KLM chief says Air France requires more restructuring
Sydney/Paris — More restructuring is needed at French flag carrier Air France, the head of Dutch sister airline KLM said on Monday.
KLM CEO Pieter Elbers declined to comment, however, on the possibility of AccorHotels buying a stake in the airline.
The two national airlines merged to form Air France-KLM in 2004 but Air France’s economic performance has broadly lagged that of KLM, with the French carrier suffering frequent strikes.
"Yes, Air France needs to be restructured, yes some interventions need to take place. Progress has been made. Has it been enough, no? Should it be done more? Yes," Elbers said.
Asked during a panel at the annual meeting of the International Air Transport Association (Iata) whether a Dutchman could ever become CEO of Air France-KLM, whose boss recently stepped down after losing a staff vote on pay, Elbers said, "Why not?" When asked whether he would want the job, he said, "That’s a decision for the board."
Elbers declined to comment separately on an announcement by AccorHotels that it was looking at possibly buying a stake in Air France-KLM, in which the French government has a 14.3% holding.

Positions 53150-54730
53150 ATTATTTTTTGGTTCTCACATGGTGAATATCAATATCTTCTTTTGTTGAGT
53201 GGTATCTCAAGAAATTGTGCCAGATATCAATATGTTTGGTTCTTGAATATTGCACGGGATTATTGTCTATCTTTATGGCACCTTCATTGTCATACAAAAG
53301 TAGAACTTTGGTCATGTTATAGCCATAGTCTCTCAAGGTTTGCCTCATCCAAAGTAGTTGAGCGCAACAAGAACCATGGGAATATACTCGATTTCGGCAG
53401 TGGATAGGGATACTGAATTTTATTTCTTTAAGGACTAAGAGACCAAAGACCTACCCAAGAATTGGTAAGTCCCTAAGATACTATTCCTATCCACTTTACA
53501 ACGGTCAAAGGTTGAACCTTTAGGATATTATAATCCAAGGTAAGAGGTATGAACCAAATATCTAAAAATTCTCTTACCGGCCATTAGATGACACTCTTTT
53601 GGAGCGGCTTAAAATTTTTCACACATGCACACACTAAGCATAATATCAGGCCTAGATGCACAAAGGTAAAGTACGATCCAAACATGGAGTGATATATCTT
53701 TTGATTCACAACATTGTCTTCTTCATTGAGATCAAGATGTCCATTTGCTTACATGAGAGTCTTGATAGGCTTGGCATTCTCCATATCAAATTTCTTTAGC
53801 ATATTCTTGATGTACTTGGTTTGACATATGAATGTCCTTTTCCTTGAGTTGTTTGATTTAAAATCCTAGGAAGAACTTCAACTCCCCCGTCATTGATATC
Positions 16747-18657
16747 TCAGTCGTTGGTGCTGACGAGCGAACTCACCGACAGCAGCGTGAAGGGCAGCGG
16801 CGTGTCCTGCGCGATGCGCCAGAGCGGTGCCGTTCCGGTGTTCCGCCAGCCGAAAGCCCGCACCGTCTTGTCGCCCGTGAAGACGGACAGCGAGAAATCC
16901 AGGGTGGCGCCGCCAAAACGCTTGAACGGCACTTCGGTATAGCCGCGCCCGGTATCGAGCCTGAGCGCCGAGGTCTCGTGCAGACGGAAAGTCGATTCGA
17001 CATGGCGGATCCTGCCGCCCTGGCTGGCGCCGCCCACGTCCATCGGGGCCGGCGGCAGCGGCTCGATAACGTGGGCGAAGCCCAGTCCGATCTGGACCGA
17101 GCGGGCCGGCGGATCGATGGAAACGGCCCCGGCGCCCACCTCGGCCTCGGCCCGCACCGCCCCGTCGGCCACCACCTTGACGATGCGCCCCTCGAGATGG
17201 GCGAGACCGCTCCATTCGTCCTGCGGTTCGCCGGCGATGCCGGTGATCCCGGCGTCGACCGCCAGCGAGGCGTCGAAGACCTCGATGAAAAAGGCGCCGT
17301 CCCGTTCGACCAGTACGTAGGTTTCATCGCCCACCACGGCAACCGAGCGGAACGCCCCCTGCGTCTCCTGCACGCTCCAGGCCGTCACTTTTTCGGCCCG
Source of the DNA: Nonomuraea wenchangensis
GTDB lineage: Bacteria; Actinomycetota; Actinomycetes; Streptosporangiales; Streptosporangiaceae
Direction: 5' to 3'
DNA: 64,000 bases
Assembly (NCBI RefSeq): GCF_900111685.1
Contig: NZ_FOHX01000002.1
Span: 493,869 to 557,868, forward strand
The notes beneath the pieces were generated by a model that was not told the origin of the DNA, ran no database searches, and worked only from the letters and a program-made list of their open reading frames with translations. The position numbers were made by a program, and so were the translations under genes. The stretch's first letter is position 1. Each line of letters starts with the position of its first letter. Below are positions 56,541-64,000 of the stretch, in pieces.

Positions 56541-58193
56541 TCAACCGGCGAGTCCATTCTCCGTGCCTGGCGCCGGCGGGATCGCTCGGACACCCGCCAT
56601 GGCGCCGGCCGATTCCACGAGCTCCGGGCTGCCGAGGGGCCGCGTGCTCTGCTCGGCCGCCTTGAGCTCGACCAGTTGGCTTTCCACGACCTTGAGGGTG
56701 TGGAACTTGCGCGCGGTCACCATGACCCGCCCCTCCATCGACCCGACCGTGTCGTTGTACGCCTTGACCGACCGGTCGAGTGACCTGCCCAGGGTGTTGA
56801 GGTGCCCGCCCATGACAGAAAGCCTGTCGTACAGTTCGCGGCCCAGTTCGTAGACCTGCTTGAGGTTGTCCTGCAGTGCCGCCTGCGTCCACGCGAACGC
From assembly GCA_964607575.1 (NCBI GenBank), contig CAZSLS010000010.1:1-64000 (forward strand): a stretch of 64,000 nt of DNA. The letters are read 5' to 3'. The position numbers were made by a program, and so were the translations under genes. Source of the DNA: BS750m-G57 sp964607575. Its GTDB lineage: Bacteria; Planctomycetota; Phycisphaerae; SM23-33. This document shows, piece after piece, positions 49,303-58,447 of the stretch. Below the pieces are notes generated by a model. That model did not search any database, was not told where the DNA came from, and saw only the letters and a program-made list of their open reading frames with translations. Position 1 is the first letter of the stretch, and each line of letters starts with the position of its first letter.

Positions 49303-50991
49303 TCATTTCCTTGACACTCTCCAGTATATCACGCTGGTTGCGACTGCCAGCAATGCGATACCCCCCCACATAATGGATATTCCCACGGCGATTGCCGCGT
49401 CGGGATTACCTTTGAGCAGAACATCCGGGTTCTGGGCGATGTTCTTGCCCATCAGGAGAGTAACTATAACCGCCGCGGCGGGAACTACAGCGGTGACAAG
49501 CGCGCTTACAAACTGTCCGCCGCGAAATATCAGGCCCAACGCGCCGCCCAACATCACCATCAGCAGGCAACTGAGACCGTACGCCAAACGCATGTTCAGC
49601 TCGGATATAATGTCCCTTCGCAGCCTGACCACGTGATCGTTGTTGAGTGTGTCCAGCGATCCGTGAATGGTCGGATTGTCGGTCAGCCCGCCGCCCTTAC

AccorHotels said on Sunday it was looking again at possibly buying a stake in Air France KLM, in which the French government has a 14.3% holding.
AccorHotels said over the past years it had held discussions with Air France KLM with a view to develop joint projects, including an acquisition of a minority stake.
"AccorHotels confirms having resumed its reflections on the matter, being at very early stage of assessing the feasibility and potential terms and conditions which will be discussed with Air France KLM in due time," AccorHotels said.
"There is no certainty that these initiatives will lead to any agreement nor any form of implementation".
Newspaper Les Echos reported on Sunday that the government was considering selling its Air France stake and had received interest from the management of AccorHotels.
Air France and the French finance ministry declined to comment on Sunday, while Elbers also said on Monday that he had no comment to make, when asked about the matter.
Air France KLM has been going through a management upheaval following the departure of CEO Jean-Marc Janaillac after staff rejected a pay deal.
French unions have staged 15 days of walkouts since February, demanding a pay increase after six years of pay freezes. The strikes have cost the airline about €400m ($477m) in 2018. Its shares are down 50% year to date to €6.98 per share.
Les Echos said the government was studying three options.
The first one would be to sell the whole stake to AccorHotels.
The second option would be a partial sale, which meant the state would keep some influence at the company.
A third option would result in a swap of Air France shares with AccorHotels, in which the state would get a stake in the hotel group. Share as AccorHotels last stood at €47.60.
Les Echos, citing unnamed sources, said the government would seriously look at a sale given that the management of AccorHotels had shown interest in the stake.
Les Echos also said the government had not yet made a firm decision on what it planned to do with the stake.